Public Works projects, peace officer status and the Levelized Energy Adjustment Clause were hot topics at a town hall meeting by Gov. John deJongh Jr. and administration representatives at Pearl B. Larsen Elementary School Wednesday night.
DeJongh opened the meeting by acknowledging the anxiety felt by many of the territory’s citizens due to the closure of the Hovensa refinery and the ongoing financial crisis. He said he welcomed the chance to hear from citizens directly and that he hoped he could provide adequate answers to the approximately 100 people in attendance.
“I work for you, so don’t hold back on the questions,” he told the crowd.
The governor was asked early on whether his administration was still devoted to the construction of a sports complex on St. Croix. The proposed project to build such a complex in Frederiksted with developer GlobeVest V.I. was tabled indefinitely Monday.
DeJongh replied that he was still in favor of such a project, arguing that sports tourism would be a boon for the island because it is a niche market that is not being exploited by other Caribbean islands.
Stressing the need to be both aggressive and prudent, he said he would continue to look for an appropriate development deal in which the territory’s money would not be put at risk.
DeJongh also fielded a question on extending peace officer status to federal agents. He told the crowd that offering that status was the norm throughout the country with only a handful of jurisdictions opting not to. DeJongh added that those other jurisdictions tended to have low crime rates and did not face the same challenges the Virgin Islands do.
Police Commissioner Henry White Jr. echoed the governor’s sentiments, saying that opposition to the move arose from a misperception that it amounted to a federal takeover of the Police Department.
“You’re not going to have FBI agents chasing people down and giving tickets,” he said. “That’s not going to happen.”
White reassured the crowd that the move would not result in the island being flooded by federal agents, adding that most federal law enforcement agencies already had personnel on the islands.
Peace officer status would allow those agents to enforce certain parts of the V.I. Code and make it easier for those agencies to work in tandem with police, White said. He concluded by saying the move in no way threatened the autonomy of the VIPD.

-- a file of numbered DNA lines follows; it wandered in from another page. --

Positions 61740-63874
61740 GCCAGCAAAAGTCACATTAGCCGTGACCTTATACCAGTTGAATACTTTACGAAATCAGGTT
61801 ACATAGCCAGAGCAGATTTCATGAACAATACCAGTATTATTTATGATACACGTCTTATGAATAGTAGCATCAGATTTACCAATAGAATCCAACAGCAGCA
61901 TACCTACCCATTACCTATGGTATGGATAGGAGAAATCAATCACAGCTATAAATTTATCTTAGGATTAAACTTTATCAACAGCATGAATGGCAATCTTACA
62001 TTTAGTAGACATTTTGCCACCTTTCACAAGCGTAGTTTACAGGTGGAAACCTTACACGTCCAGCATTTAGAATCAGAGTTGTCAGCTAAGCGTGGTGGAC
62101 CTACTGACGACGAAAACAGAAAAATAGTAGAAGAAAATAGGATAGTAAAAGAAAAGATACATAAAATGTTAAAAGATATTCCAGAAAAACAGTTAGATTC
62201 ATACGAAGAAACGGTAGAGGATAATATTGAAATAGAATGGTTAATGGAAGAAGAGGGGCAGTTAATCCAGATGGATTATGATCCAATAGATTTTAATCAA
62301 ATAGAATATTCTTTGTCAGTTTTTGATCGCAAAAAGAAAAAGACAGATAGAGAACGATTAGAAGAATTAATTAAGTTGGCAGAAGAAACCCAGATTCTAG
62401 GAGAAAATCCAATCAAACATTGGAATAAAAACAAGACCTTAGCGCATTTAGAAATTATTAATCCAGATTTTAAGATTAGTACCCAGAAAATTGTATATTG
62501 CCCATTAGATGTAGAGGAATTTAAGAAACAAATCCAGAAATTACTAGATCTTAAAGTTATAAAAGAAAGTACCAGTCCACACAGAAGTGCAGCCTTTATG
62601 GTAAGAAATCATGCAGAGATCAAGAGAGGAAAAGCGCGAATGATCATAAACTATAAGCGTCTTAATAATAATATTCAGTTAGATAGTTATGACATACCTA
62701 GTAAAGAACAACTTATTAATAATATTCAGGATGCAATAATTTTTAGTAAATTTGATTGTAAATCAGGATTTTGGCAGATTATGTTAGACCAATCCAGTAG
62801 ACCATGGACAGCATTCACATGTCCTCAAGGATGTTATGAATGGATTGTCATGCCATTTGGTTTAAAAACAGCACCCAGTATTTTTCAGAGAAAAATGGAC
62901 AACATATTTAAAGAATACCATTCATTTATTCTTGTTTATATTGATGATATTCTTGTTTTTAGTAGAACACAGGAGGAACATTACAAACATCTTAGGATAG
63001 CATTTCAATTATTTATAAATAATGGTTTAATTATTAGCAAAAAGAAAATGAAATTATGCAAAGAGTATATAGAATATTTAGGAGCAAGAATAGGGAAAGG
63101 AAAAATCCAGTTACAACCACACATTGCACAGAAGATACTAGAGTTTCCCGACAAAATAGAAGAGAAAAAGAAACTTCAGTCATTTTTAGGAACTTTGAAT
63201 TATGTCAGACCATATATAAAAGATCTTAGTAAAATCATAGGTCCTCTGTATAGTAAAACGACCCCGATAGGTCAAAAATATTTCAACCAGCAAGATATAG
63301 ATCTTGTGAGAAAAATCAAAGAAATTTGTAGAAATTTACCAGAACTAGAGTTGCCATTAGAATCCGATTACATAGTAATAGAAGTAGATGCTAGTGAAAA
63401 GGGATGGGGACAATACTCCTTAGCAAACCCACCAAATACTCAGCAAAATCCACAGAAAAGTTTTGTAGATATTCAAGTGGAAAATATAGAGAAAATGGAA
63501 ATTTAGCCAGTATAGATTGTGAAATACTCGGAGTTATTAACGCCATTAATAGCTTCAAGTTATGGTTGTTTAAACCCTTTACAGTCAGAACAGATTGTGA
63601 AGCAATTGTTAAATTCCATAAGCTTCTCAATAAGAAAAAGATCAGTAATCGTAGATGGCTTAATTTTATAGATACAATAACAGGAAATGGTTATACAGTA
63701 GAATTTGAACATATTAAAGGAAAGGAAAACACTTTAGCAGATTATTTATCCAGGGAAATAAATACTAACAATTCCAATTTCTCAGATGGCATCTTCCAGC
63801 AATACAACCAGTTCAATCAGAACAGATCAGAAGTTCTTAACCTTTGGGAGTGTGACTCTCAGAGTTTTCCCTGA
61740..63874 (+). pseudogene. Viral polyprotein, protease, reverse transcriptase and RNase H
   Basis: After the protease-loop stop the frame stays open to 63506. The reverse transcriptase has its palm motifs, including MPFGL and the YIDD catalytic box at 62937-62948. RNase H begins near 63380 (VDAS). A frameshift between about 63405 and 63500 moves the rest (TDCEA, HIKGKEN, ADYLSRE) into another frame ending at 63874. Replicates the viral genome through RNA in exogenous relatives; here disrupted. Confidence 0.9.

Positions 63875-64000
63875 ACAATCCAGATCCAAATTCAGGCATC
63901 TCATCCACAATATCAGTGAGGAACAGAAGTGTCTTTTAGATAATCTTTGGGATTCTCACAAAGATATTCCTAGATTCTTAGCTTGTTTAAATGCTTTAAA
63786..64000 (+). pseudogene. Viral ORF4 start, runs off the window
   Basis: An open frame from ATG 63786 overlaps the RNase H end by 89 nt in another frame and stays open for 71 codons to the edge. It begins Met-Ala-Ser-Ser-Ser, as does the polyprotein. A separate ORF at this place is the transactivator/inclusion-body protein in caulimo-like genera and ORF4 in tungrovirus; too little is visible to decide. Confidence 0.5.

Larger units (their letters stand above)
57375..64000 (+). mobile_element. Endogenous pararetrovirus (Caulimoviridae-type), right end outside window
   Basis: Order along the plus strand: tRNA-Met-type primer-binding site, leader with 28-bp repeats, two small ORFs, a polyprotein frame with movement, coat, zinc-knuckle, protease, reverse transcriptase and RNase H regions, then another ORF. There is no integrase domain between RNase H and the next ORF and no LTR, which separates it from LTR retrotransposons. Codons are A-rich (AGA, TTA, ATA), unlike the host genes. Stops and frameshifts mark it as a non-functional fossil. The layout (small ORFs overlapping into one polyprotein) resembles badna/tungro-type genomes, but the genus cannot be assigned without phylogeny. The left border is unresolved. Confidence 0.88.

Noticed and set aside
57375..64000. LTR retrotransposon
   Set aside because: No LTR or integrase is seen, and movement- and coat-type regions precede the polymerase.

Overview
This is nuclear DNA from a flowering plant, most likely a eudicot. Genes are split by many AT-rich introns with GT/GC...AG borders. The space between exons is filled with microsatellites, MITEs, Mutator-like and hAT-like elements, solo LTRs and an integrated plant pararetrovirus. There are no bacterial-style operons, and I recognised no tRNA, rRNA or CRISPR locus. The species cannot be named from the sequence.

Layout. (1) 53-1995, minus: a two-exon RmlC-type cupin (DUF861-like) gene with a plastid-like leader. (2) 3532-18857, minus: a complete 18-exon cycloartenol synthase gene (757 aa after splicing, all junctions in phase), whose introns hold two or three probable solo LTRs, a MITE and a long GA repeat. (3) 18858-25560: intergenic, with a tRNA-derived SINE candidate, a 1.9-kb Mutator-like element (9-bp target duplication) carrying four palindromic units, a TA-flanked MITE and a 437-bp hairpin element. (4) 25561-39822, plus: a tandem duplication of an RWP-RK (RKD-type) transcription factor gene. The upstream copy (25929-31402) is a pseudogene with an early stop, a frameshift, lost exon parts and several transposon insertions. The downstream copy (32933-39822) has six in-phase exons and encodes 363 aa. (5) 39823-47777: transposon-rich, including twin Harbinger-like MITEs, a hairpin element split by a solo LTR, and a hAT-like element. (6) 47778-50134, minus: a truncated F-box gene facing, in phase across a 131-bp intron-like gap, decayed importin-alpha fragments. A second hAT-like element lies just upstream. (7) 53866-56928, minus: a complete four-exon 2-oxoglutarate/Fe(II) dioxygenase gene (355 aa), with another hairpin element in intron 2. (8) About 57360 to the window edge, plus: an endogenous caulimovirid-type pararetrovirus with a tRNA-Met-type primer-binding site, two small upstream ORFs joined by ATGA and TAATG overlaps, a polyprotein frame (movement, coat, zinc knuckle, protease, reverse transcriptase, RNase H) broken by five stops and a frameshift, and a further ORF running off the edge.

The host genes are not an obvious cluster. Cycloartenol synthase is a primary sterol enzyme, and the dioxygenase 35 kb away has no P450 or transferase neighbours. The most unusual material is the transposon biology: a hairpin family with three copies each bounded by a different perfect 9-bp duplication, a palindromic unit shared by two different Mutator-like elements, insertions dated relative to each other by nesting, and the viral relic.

“I wouldn’t let that happen and neither would the governor,” he said.
Public Works Commissioner Darryl A. Smalls took the opportunity to update the public on a number of projects on St. Croix.
He said the end was in sight for the Christiansted bypass, a project that had been on the drawing board for 25 years.
“I’m happy to report that this project will come to a culmination November of this year,” he said.
He also announced that his department had secured funds from FEMA, the Department of the Interior, and the American Recovery and Reinvestment Act to completely rebuild the Christiansted boardwalk, from the seaplane terminal to the fort.
He said the existing wooden planks would be replaced with ones made from a composite material that could better handle exposure to moisture and the weather. Fifty solar powered lights will also be installed along the boardwalk.
Smalls declined to give a firm date on when this project would be completed.
The mood of the meeting darkened considerably when the topic turned to the Water and Power Authority. A long line of citizens waited for their chance to take the microphone to complain about their monthly payments.
While each citizen had their own examples, the overall message of each was the same: the LEAC charge was making it difficult to live and do business in the territory and the government must do something to bring it down.
Karl Knight, director of the V.I. Energy Office, said there was no easy fix for the territory’s energy problems. He said that the fundamental issue is that the territory is reliant on fuel oil that must be shipped in to provide the base load for its electrical grid.
He argued that it was not fair to compare the territory’s rates to those enjoyed in the states where there is easy access to cheaper fuel sources, such as natural gas and coal. He said that in other small island communities, people were paying rates similar to those charged by WAPA because they too were reliant on fuel oil.
“That’s why we’re moving as quickly as we can to diversify,” Knight said.
He pointed to WAPA’s recent purchase of 18 megawatts of solar energy as a sign that things were headed in the right direction. He said the government is also considering wind and natural gas projects.
DeJongh became passionate on this topic, strongly rejecting one questioner’s assertion that the high electricity bills were all due to politics. He told the crowd that they had the right to be upset about the cost of electricity, but cautioned that it would take time to address the problem.